• Josh Emmett’s long awaited return to the Octagon was a successful one. The heavy-handed featherweight drilled Dan Ige with his vaunted right hand barely a minute into the opening round, but Ige is as tough as they come and he survived that initial onslaught. It was back-and-forth really for the remainder of the contest and Emmett came out the winner by decision. Ignore that idiotic 30-27 Emmett score as Ige clearly won round two and the final round was extremely close. Great scrap as anticipated and hopefully Emmett can stay healthy and get back into title contention.
  • Former UFC bantamweight champion Dominick Cruz had to overcome a huge early scare in the form of two first-round knockdowns and otherwise outstruck Pedro Munhoz to win an entertaining unanimous decision. No doubt that he’s still got quite a bit left in the tank which is extraordinary given how much time he lost to serious injury. Will he get one more shot at the title? He’s not too far off at this rate, and he largely picked apart Munhoz outside of those knockdowns. Also, fair play to him for not extending his Daniel Cormier commentary diss into the post-fight interview (I kid, I kid).
  • GOOD GOD! Tai Tuivasa was on the cusp of being bounced from the UFC with three straight losses and now he’s won four in a row. He wrecked Augusto Sakai just seconds into round two and was 100% ready for his celebratory shoey. I think that might have been the quickest he’s done that. What a career turnaround for the Aussie heavyweight and he has clearly established a fanbase with his personality and fighting style. Next year we’ll see if he can really make a run towards the upper-end of the division.
  • Bruno ‘Blindado’ Silva is fun as hell. Three knockouts in six months after having his UFC debut delayed due to a USADA suspension. Jordan Wright was always going to bring the chaos and after a reasonably bright start he found himself flailing and flopping on the mat and done in 88 seconds. Silva hits that hard and Wright is that defensively porous, which is great entertainment for us. We’ll see if Bruno can crack the top-15 next year if he keeps this up.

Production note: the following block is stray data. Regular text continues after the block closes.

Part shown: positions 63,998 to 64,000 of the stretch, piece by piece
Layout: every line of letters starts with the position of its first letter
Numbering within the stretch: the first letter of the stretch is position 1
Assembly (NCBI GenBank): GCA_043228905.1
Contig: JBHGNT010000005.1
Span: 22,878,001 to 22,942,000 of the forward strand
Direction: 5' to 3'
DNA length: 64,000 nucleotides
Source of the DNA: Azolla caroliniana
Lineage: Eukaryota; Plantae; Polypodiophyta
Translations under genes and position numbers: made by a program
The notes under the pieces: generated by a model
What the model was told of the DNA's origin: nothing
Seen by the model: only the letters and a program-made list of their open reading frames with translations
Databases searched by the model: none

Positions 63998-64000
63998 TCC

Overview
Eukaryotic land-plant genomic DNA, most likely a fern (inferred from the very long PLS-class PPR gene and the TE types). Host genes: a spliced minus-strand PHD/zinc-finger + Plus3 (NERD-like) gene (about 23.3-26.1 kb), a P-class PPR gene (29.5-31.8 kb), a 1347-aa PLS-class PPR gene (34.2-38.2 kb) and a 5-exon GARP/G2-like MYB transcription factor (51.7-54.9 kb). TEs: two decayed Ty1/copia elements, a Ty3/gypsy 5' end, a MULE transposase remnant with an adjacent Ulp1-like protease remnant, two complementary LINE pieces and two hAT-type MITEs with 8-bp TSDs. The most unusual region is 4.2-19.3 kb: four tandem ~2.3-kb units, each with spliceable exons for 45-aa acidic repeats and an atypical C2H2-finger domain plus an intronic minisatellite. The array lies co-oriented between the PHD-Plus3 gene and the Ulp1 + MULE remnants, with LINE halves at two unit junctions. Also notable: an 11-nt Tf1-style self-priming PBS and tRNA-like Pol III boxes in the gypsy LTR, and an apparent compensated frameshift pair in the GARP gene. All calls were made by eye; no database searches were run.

• Another day, another armbar win for Andre Muniz. The Brazilian submission specialist famously broke Jacare Souza’s arm back at UFC 265, and he’s followed that up with an easy first-round sub of Eryk Anders. Muniz is 4-0 in the UFC as part of an overall eight-fight winning streak, and he continues to put the middleweight division on notice.
  • Erin Blanchfield could very well be challenging for the women’s flyweight title within two years. The 22-year-old just completely bossed Miranda Maverick virtually from start to finish for the shutout victory. Terrific wrestling and grappling and just total physical dominance over Maverick, who was unlucky to lose to Maycee Barber a few months back and had a very clear loss tonight (and as an injury replacement for Barber, at that!). But Blanchfield is the story here, as she’s won both of her UFC appearances in one-sided fashion and has established herself as a name to watch in 2022.
  • Ryan Hall got back in the win column with a decision win over fellow featherweight grappler Darrick Minner. Unfortunately for Minner, his willingness to grapple with a true jiu-jitsu sensation was… not advisable. The only credit you can give him is that he didn’t get submitted, otherwise he was just inferior to Hall on the ground.
  • Bantamweight Tony Kelley looked outstanding against the always exciting Randy Costa. Just when it looked as if Costa was turning things around in round two, Kelley drilled Costa with several knees to the body that had Costa in major trouble. Ground-and-pound (especially heavy elbows) sealed the deal in what’s his most impressive UFC win to date.
  • Despite Priscila Cachoeira’s horrible eye gouging of Gillian Robertson, the Brazilian did relent and tap out after Robertson sunk in a tight rear-naked choke. Robertson had her way with Cachoeira on the mat, and Priscila’s blatant fouling didn’t deter her from beating the buzzer to end it in the opening round. That’s a two-fight losing streak snapped for the Canadian women’s flyweight in what was a stylistic lay-up.